Pages (from-to)79-82
Number of pages4
JournalInjury Prevention
Volume8
Issue number1
DOIs
StatePublished - Mar 2002
Externally publishedYes

Fingerprint

Preschool Children
Wounds and Injuries
Incidence
Managed Care Programs
Health Services
Brazil
Mothers
Parturition
Prospective Studies
Education

ASJC Scopus subject areas

  • Public Health, Environmental and Occupational Health
  • Pediatrics, Perinatology, and Child Health

Cite this

Fonseca, S. S., Victora, C. G., Halpern, R., Lima, R. D. C., & Barros, F. C. (2002). Comparison of two methods for assessing injuries among preschool children. Injury Prevention, 8(1), 79-82. https://doi.org/10.1136/ip.8.1.79

Comparison of two methods for assessing injuries among preschool children. / Fonseca, Sílva S.; Victora, C. G.; Halpern, R.; Lima, R. D C; Barros, F. C.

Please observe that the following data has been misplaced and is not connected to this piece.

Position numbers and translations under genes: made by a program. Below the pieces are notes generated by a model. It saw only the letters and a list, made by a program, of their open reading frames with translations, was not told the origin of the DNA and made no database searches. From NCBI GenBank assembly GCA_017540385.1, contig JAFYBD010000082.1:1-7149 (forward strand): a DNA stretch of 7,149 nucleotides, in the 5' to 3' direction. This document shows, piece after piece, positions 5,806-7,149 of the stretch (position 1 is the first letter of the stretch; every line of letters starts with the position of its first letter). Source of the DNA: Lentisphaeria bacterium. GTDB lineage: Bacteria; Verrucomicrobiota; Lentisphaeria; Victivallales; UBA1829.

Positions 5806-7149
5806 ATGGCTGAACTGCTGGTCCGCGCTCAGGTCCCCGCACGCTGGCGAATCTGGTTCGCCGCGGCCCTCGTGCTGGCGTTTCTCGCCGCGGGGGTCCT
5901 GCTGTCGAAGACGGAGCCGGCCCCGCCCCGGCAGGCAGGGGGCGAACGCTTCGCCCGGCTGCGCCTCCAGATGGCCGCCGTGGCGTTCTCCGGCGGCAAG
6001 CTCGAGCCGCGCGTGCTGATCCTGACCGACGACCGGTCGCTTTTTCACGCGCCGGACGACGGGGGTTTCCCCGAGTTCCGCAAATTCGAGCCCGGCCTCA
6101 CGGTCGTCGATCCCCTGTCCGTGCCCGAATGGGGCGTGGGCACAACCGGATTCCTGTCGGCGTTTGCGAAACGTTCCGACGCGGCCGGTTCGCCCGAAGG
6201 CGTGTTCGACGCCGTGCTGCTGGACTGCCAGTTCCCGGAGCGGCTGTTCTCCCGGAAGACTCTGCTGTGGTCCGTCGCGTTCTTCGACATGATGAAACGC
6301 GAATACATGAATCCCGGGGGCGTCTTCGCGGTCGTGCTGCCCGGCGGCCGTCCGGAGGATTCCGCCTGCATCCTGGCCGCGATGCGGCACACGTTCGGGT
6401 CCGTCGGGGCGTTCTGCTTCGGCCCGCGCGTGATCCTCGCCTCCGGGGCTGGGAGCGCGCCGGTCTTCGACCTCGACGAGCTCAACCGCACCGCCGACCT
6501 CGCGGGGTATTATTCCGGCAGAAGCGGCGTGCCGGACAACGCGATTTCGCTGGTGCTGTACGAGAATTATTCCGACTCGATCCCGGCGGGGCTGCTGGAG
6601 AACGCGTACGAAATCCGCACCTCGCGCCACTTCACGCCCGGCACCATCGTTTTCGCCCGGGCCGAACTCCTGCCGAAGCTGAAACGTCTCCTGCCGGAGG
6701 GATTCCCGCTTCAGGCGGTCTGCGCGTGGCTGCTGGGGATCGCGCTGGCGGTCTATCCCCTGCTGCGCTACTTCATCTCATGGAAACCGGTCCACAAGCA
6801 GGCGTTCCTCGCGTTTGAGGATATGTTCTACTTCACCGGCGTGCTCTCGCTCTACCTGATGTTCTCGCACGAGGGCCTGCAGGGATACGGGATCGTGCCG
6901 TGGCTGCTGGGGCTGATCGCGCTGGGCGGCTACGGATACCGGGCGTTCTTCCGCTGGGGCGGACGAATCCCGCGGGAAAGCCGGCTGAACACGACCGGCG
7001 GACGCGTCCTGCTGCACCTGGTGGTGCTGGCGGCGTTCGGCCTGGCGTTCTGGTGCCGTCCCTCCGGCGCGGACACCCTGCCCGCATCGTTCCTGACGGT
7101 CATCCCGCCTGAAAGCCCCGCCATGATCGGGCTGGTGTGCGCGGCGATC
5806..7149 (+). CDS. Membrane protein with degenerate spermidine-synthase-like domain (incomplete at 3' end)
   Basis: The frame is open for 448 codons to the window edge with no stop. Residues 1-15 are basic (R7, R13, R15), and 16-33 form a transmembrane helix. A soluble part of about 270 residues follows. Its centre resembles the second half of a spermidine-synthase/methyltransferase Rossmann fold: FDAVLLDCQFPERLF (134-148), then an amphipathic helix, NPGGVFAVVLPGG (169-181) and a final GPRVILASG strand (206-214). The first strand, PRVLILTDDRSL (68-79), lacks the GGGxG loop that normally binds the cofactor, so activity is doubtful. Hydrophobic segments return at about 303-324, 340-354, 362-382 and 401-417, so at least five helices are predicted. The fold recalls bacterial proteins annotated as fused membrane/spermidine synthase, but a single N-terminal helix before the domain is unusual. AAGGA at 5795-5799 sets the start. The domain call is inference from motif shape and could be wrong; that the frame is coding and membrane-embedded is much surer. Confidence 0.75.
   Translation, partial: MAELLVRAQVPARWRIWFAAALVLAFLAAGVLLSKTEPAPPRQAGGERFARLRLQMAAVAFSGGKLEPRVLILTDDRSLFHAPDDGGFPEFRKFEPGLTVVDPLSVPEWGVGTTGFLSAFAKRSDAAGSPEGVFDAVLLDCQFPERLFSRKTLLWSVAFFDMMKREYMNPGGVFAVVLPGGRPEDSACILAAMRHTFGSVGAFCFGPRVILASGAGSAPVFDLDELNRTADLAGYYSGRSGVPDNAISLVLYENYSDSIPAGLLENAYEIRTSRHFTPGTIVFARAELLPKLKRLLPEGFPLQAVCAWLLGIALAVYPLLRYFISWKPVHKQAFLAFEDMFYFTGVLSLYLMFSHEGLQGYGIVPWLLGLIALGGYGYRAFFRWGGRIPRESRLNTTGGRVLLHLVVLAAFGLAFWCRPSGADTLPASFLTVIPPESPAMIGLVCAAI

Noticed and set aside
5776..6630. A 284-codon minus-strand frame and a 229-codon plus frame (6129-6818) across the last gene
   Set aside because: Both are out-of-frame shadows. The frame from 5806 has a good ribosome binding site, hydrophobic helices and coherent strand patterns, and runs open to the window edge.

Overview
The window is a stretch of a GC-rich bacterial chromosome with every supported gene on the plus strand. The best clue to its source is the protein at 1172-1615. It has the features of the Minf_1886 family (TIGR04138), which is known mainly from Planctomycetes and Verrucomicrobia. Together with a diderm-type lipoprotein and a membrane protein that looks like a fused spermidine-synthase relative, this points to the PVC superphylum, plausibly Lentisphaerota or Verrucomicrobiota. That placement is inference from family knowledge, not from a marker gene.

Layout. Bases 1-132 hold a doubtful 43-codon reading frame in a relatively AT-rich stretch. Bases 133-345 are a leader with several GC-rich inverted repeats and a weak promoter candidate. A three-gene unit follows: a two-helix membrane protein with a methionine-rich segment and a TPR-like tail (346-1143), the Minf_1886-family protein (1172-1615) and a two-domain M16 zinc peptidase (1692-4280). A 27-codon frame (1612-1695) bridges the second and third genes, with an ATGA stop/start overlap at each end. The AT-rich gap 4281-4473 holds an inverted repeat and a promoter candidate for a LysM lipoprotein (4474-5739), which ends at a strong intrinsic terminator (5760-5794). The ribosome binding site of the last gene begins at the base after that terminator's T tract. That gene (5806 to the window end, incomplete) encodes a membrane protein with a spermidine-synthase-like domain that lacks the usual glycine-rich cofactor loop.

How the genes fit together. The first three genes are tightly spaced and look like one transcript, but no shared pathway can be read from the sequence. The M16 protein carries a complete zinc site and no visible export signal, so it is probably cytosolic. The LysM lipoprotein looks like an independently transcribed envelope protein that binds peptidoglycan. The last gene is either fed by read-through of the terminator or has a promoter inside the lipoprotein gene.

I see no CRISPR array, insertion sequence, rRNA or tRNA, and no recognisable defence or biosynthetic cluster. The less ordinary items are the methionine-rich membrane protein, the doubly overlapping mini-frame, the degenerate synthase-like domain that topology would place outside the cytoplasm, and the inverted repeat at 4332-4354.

In: Injury Prevention, Vol. 8, No. 1, 03.2002, p. 79-82.

Research output: Contribution to journalArticle

Fonseca, SS, Victora, CG, Halpern, R, Lima, RDC & Barros, FC 2002, 'Comparison of two methods for assessing injuries among preschool children', Injury Prevention, vol. 8, no. 1, pp. 79-82. https://doi.org/10.1136/ip.8.1.79
Fonseca, Sílva S. ; Victora, C. G. ; Halpern, R. ; Lima, R. D C ; Barros, F. C. / Comparison of two methods for assessing injuries among preschool children. In: Injury Prevention. 2002 ; Vol. 8, No. 1. pp. 79-82.
@article{edfebe49fc334c0fa14b28ba3dc55fc4,
title = "Comparison of two methods for assessing injuries among preschool children",